“Pakistan has mastered the art of pretending to help the United States while actually supporting its most deadly foes,” opines Fareed Zakaria, suggesting that Afghanistan’s consistently fragile state is as a result of this situation. [Washington Post]

ISRAEL and PALESTINE 

Three Palestinians and two Israelis have been wounded in the most recent violence across Israel. Haaretz has live updates of the situation.

Fresh restrictions on Palestinian entry into the al-Aqsa Mosque compound have been imposed by Prime Minister Benjamin Netanyahu today in light of heightened violence. [Al Jazeera]

National Security Adviser Susan Rice’s “combative mind-set” damaged US relations with Israel’s prime minister, according to former Obama Middle East adviser Dennis B. Ross in his new book. [New York Times’ Peter Baker] 

LIBYA 

Libya’s UN envoy has announced a national unity government for the country following months of challenging talks between the country’s two rival governments. [AP]  MPs from both parliaments have voiced doubts over the announcement, expressing concern that it was premature. [BBC] 

The Islamic State in Libya has been described as a “hybrid operation”, led partly by foreign fighters who have gained experience on the ground in Iraq and Syria. Missy Ryan and Hassan Morajea discuss the expansion of the extremist group into the already chaotic country, at the Washington Post. 

OTHER DEVELOPMENTS 

The Obama administration has decided to hold off and will not call for legislation requiring tech companies to decode messages for law enforcement. Instead, the White House will continue to encourage companies to create ways for government to access customers’ encrypted data, essentially maintaining the status quo. [Washington Post’s Ellen Nakashima and Andrea Peterson]

UN Secretary-General Ban Ki-moon has called for an audit of the interactions between the UN and the Global Sustainability Foundation and the Sun Kian Ip Group by the Office of Internal Oversight Services. The request comes in the wake of bribery allegations against a former president of the General Assembly by US prosecutors. [UN News Centre]  The announcement is a turnaround from the earlier position of the international body; the organization said it did not have the mandate to conduct such an investigation yesterday. [Wall Street Journal’s Farnaz Fassihi]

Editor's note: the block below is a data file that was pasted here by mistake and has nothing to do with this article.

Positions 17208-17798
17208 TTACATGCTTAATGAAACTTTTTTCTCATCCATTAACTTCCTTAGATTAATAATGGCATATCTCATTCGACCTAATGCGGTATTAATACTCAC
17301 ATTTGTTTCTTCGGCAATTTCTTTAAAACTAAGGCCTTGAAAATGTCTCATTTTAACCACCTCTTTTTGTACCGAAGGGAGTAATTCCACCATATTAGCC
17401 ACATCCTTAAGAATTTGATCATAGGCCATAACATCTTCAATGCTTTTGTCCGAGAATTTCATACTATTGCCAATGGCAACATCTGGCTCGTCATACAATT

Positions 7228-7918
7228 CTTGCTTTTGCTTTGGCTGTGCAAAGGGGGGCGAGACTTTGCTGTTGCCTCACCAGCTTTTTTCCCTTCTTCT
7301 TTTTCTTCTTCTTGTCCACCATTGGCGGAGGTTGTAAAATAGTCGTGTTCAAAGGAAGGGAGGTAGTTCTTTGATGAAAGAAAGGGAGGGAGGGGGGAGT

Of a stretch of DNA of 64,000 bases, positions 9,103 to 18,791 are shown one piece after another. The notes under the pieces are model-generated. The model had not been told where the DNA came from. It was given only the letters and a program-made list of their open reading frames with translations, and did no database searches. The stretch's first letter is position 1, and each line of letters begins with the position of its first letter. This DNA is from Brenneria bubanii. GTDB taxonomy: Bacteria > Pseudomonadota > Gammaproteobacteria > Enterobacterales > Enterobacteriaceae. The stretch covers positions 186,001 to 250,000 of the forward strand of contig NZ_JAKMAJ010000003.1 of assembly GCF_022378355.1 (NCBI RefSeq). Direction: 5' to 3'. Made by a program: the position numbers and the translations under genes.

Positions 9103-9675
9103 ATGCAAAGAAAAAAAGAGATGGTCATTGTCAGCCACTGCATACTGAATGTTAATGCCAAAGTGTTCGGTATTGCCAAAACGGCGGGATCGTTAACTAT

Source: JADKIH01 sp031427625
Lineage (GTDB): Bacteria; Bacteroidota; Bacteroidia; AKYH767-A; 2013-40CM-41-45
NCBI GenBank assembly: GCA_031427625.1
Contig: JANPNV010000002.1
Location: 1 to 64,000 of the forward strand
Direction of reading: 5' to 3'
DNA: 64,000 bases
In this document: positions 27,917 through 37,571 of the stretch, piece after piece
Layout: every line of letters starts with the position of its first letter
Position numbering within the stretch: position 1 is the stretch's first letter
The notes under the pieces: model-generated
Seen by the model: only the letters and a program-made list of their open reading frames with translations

The UN Security Council is expected to adopt a resolution today authorizing European militaries to “inspect” and “seize” vessels suspected of being used for human trafficking. The authorization will only apply to the international waters of the Mediterranean Sea. [New York Times’ Somini Sengupta]

A federal court has refused State Department efforts to combine dozens of pending lawsuits related to former secretary of state Hillary Clinton’s private email server. [The Hill’s Julian Hattem]

The immediate end of bulk surveillance can be likened to the sudden release of criminals from prison, according to Justice Department attorney Julia Berman, reports Jenna McLaughlin. [The Intercept]

Majority Leader Kevin McCarthy has dropped out of the race for House Speaker, citing the controversy surrounding his comments about the political motivations of the select committee on Benghazi. [Foreign Policy’s David Francis and Lara Jakes]

Yemen does not need statements of “deep concern” from the Obama administration, but rather needs the US to adopt a “radically different course,” withdrawing support from the Saudi-led coalition, demanding the free flow of commercial goods into ports and garnering support at the UN Security Council for an immediate, complete ceasefire to end the conflict, writes Paul O’Brien. [Foreign Policy]

Guantánamo Bay detention facility is facing shortages in basic supplies, and has increasingly been accepting contributions from attorneys for the prisoners, reports Carol Rosenberg, posing the question whether someone is “pinching pennies” at the camp. [Miami Herald] 

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About the Author(s)

Nadia O'Mara

Former Assistant News Editor at Just Security